Joel Dicker’s The Truth About the Harry Quebert Affair has been a global bestseller, garnering enormous critical praise even from sources typically more hostile to mass-market potboilers. Dicker’s novel is better than your average pageturner, a book with loftier, more literary aspirations that manages to get much of the way toward its goals without losing any of the narrative greed that made it very hard for me to put the book down. (I read its 640 pages in six days, and that’s without a flight where I could spend a few hours of uninterrupted reading time.)
Dicker has wrapped a standard detective novel in layers of other story templates, so that the resulting book is complex and textured even though no individual plot line is all that involved. Harry Quebert is a famous novelist whose magnum opus, the 1975 book The Origin of Evil, made his name in literary circles, landed him a teaching gig at Burrows College in Massachusetts, and, as we learn early in the book, was actually written about his love affair with a 15-year-old girl named Nola (while Quebert was 34), who disappeared without a trace just before the book was published. Quebert’s protég&ecaute; Marcus Goldman, himself mired in writer’s block following the runaway success of his first novel, has reached out to Harry for help in working on his second book when Nola’s body is discovered, buried in Harry’s garden, spurring Marcus to try to solve the mystery of her murder, clear Harry’s name (assuming he deserves to be cleared), and write that second book so his publisher doesn’t nail his head to a coffee table.
That gives us a detective novel wrapped in a mentor/pupil story wrapped in a book about writing, around which Dicker sprinkles the forbidden love story between Harry and Nola, with most of the book set in the seaside town of Somerset, New Hampshire. That town is populated with the various suspects in Nola’s disappearance and a contemporaneous murder, as well as various other crimes that come to light as Marcus’ investigation progresses. The side characters are well-formed with serious back stories, very reminiscent in form and location to the best of Richard Russo’s novels, most of which are set in New England towns albeit ones in economic decline. It’s remarkable since Dicker isn’t American by birth; he spent summers in a town similar to Somerset, but by and large he captures the American idiom well and has the rhythm of New England town life down better than many authors who were born here.
The copious praise was met with some inevitable backlash, and the latter does have some merit as The Truth About the Harry Quebert Affair is smart popular fiction but hardly up to the loftier standards of some of Dicker’s obvious inspirations. The natural comparison is to Philip Roth, as Goldman strongly resembles Zuckerman (including Goldman’s mother, a horrible caricature of a meddling, overreacting Jewish mother who makes Sophie Portnoy look like Mother Theresa) in character and involvement in the narrative he’s unfolding for us. In case the parallel was strong enough, Dicker names Quebert’s lawyer Roth. Nola is Lolita (a diminutive for Lola) in age and precocity, but whether she is temptress or innocent isn’t clear till the final two chapters of the book. (Of course, Lolita herself may not be the vixen Nabokov depicts her to be, as the story is told by the thoroughly unreliable Humbert Humbert, whose name isn’t that dissimilar from Harry’s – and Harry’s reliability isn’t rock-solid either.) The whole murder in a small town motif is very Agatha Christie, although the prose is more sparing, in line with Hammett or Chandler, just not quite in league with either.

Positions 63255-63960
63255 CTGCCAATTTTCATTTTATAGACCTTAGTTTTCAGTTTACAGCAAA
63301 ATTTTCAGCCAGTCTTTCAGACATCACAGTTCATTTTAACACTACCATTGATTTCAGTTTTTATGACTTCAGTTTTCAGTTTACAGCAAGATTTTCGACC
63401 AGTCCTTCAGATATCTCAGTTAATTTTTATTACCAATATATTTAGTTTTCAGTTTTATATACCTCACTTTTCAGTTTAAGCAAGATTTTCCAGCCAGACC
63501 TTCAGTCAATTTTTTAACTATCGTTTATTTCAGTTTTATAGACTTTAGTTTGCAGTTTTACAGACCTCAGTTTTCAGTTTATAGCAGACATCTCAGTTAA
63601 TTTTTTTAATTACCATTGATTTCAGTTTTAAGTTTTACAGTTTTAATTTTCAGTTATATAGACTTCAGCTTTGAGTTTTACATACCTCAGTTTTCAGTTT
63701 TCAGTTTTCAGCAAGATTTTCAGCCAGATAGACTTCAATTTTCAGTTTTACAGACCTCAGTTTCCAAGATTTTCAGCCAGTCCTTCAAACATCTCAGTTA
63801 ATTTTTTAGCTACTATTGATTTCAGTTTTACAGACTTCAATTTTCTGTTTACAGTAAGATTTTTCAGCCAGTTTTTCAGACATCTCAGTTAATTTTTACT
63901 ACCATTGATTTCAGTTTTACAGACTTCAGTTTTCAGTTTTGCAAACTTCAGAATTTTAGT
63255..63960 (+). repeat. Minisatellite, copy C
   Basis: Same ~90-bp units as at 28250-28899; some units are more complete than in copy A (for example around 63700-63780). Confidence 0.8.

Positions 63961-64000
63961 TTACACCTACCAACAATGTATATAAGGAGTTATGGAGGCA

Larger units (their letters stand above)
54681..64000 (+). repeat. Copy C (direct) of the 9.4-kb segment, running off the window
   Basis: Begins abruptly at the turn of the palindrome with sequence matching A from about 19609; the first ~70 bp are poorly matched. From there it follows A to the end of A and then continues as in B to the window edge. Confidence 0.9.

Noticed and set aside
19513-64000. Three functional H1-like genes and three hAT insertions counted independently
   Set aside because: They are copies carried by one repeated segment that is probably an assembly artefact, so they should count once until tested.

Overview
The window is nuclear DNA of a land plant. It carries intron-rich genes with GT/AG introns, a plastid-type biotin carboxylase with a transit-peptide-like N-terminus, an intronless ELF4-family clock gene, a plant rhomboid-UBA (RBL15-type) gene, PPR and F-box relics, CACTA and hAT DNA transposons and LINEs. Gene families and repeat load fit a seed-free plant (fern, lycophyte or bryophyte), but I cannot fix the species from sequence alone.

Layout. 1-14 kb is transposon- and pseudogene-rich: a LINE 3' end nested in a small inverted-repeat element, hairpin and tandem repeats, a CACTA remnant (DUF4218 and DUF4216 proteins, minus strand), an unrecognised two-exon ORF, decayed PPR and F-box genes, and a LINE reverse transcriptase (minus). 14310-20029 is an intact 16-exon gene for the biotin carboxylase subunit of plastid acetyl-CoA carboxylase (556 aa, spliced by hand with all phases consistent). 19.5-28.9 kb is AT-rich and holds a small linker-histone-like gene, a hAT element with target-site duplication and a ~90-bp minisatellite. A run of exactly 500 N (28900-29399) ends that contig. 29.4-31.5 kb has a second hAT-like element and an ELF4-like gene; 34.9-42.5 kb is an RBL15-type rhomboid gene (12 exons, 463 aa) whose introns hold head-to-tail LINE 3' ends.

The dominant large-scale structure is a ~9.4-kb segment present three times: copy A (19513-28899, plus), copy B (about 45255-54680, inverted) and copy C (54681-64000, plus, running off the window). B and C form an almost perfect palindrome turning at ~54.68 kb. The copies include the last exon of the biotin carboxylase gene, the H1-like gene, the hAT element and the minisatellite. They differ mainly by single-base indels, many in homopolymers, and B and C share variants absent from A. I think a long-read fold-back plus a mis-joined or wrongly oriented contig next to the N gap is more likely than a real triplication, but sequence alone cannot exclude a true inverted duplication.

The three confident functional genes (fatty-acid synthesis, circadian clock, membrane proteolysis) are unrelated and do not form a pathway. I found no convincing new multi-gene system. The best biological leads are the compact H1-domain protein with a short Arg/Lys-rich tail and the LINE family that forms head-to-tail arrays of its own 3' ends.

At its heart, however, The Truth About the Harry Quebert Affair is a detective novel, and a ripping one at that. Dicker has built an elaborate web of deceit through Somerset’s Twin Peaks/Broadchurch-esque populace, and starts peeling back layers slowly at first, picking up the pace dramatically at the end just as Quebert’s writing advice to Marcus advises him to do so. The resolution, while horrifying, is impressive in its tidiness and thoroughness. It fits the facts, yet I didn’t see it coming at all.
What this isn’t, however, is a great work of literature: It may be great fiction, but some of the praise for the book seems to place it in league with masters of the genre like Chandler or on par with the works of Roth and Saul Bellow. (The BBC had an interesting piece last summer, asking whether this could be the Great American Novel, which is how I first heard of the book.) The prose survives translation well and isn’t choppy or antiseptic like Stieg Larsson’s, but it’s pedestrian: Dicker tells the story, but there’s nothing special in his phrasing or rhythm. The advice from Harry to Marcus is often laughably hackneyed, and those brief interludes introducing each chapter are one of the book’s biggest weaknesses, along with Marcus’ mother and the cliched backstory on Luther Caleb. It’s the construction of the house of plots and the pacing of the main story that makes The Truth About the Harry Quebert Affair more than your average bit of pulp fiction, a choice for leisure reading that will move at high speed without causing your brain to decay from disuse.
Next up: Edward St. Aubyn’s Mother’s Milk, a recommendation I got years ago from a fellow fan of British literature. It’s currently out of print, but you can get a new copy of the 2007 printing for over $2000 on amazon.